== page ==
Thierry Happe’s insight into the digital revolution

Yesterday, I had the pleasure to hear Thierry Happe, president and cofounder of the Netexplorateur Observatory,  talking about the influences of the digital society in the fields of journalism, marketing and education.

He came from France, invited by the IHEC and Wanabe, and as he said, had to limit himself to 3 topics because the subject is too vast.

The changes that Internet is bringing in the fields of communications are a revolution for our society. Now everybody has a voice, can publish his ideas and make himself heard. What used to be the ‘elite of knowledge’, the ones that had the information and the means of diffusing it, the ones that had a voice before, are losing their privileges.  So he chose to speak on the impact of these 3 new trends: Crowdmash, VirtuReality and WEBego.  Here is a brief description of the trends, mix of what he said and my personal opinions on the matter 🙂

CrowdMash or Wab 2.0 is the interconnection of people in groups not well defined, called crowds, creating not only different business models like crowdsourcing or crowdfunding  but also allowing mass wisdom to appear.

VirtuReality is the shrinkage in the limit between our real world and the virtual one.  There is an explosion of users that have nowadays a smartphone, device that is carried at all times in the real life and allows to get connected to Internet, retrieve information or tweet. Not only that, but tags are appearing that can be applied to things, connecting those things of our real life to Internet (the Internet of things).

And WEBego is a social phenomenon that is being observed and that, for me, has to be looked up very closely.  We have each day better applications to customise and filter our use of Internet.  There is so much information, that usually the sites that provide information give us the possibility to put some parameters, keywords of what we are interested in, on what we would like to be informed.  We create circles in our virtual life, connecting to persons that have the same interests, that think and act like us.  That’s fantastic, but that creates groups of similar people interconnected, where they only see, like in a mirror, their egos.  So one of the big changes that Internet brought in the beginning, the possibility to interconnect with basically everybody, with people that couldn’t be reached before, is also allowing the creation of these new ‘silos’.  This is something to be watched.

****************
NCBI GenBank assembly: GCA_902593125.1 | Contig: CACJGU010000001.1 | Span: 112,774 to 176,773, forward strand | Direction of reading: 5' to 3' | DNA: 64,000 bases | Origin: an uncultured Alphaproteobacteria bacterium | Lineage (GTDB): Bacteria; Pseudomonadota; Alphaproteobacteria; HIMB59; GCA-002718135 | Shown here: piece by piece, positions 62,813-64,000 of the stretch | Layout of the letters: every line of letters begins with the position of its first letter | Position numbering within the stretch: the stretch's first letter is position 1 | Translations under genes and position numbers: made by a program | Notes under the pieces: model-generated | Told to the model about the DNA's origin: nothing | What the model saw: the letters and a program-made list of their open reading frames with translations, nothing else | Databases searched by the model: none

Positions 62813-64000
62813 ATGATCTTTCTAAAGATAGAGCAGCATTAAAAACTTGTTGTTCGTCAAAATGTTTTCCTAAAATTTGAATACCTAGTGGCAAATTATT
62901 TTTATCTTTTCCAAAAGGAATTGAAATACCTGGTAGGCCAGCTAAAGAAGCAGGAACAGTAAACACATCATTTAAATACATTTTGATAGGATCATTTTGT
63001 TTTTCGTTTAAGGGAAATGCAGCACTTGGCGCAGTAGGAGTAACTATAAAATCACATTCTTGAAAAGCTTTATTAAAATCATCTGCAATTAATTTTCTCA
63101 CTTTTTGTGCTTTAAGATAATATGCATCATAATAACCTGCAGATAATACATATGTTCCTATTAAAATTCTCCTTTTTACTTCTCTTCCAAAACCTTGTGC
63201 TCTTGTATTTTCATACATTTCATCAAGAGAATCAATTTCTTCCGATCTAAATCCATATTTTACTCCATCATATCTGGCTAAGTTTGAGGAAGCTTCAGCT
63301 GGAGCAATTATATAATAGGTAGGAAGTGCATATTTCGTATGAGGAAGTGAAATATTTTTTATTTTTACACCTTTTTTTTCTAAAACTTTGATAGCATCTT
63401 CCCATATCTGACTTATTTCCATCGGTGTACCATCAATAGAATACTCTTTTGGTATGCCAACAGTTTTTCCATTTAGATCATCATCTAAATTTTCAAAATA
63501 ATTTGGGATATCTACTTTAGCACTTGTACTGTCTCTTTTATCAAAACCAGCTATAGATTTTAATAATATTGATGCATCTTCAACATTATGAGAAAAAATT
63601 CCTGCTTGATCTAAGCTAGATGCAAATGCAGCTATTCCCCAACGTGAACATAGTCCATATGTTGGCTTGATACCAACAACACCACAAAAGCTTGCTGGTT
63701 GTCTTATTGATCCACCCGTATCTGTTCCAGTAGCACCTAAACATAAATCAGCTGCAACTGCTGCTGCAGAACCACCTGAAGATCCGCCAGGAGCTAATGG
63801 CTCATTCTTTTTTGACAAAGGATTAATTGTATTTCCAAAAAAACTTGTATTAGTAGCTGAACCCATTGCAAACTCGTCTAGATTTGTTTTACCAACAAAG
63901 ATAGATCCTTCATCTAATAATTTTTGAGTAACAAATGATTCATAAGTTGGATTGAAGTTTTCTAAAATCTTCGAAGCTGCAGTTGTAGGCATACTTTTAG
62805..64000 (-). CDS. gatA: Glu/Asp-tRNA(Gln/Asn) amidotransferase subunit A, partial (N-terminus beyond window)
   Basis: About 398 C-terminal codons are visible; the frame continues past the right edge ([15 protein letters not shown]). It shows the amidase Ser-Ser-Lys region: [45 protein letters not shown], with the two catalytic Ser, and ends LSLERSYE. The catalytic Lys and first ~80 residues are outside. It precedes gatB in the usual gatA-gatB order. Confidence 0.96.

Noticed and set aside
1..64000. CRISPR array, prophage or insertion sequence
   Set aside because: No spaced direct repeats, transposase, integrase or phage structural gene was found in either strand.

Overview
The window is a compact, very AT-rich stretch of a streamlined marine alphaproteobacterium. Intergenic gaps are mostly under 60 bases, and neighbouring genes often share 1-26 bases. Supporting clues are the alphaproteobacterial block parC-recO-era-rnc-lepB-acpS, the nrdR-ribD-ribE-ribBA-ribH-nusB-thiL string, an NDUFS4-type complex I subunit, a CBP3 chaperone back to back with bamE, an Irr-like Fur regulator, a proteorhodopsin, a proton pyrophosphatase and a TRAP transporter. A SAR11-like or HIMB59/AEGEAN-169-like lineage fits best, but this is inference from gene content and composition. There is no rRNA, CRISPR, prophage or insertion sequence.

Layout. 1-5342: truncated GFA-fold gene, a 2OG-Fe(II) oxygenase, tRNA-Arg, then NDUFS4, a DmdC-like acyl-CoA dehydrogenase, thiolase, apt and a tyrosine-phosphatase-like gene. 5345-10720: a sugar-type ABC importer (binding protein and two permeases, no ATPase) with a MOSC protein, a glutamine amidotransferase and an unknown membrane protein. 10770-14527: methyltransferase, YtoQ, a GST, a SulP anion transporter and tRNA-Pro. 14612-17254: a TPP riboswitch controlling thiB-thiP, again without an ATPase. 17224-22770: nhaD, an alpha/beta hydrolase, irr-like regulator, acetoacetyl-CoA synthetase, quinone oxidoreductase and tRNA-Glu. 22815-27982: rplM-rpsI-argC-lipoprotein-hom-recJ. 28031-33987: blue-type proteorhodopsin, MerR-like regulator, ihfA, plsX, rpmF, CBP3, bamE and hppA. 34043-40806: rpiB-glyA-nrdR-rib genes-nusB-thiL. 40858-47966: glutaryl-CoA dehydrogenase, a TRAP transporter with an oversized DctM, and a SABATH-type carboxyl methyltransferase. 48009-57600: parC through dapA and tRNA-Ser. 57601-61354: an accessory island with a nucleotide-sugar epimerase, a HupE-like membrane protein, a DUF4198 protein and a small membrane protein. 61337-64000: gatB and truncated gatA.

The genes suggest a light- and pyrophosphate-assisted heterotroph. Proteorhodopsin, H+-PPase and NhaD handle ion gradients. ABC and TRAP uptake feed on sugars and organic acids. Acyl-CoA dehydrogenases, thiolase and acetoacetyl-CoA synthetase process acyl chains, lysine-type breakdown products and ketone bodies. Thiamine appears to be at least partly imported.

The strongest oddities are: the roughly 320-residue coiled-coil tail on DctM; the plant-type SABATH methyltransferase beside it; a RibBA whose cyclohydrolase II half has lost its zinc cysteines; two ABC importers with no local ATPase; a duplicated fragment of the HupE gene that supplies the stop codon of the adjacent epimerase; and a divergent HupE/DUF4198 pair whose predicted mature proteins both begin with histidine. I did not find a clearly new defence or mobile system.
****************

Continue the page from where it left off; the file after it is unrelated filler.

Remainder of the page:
Success Story of Collaborative Citizen Science

This is great news!  Players of the game FoldIt solved the puzzle of the molecular structure of a protein causing AIDS in rhesus monkeys that hadn’t been solved for 15 years.

The game FoldIt has been created to propose as a game the scientific problem of finding the 3D molecular structure of a protein.    Computer programs have been created to help find the 3D structure, but there are multiple possibilities, and they have to find the One and Only with minimal energy state that Nature has created :-).  But they don’t always find the right solution.  That’s what motivated scientists to create the FoldIt game. As humans are good at reducing the search space in 3D, the game presented one structure, that you can move around following the chemical rules, and your score goes up if the change is in the good direction (less energy consumption) or down if not.  The idea  is changing the molecular structure until its minimal energy state is found. It has a collaborative approach, as any gamer could leave the puzzle unfinished, and let others try it from there.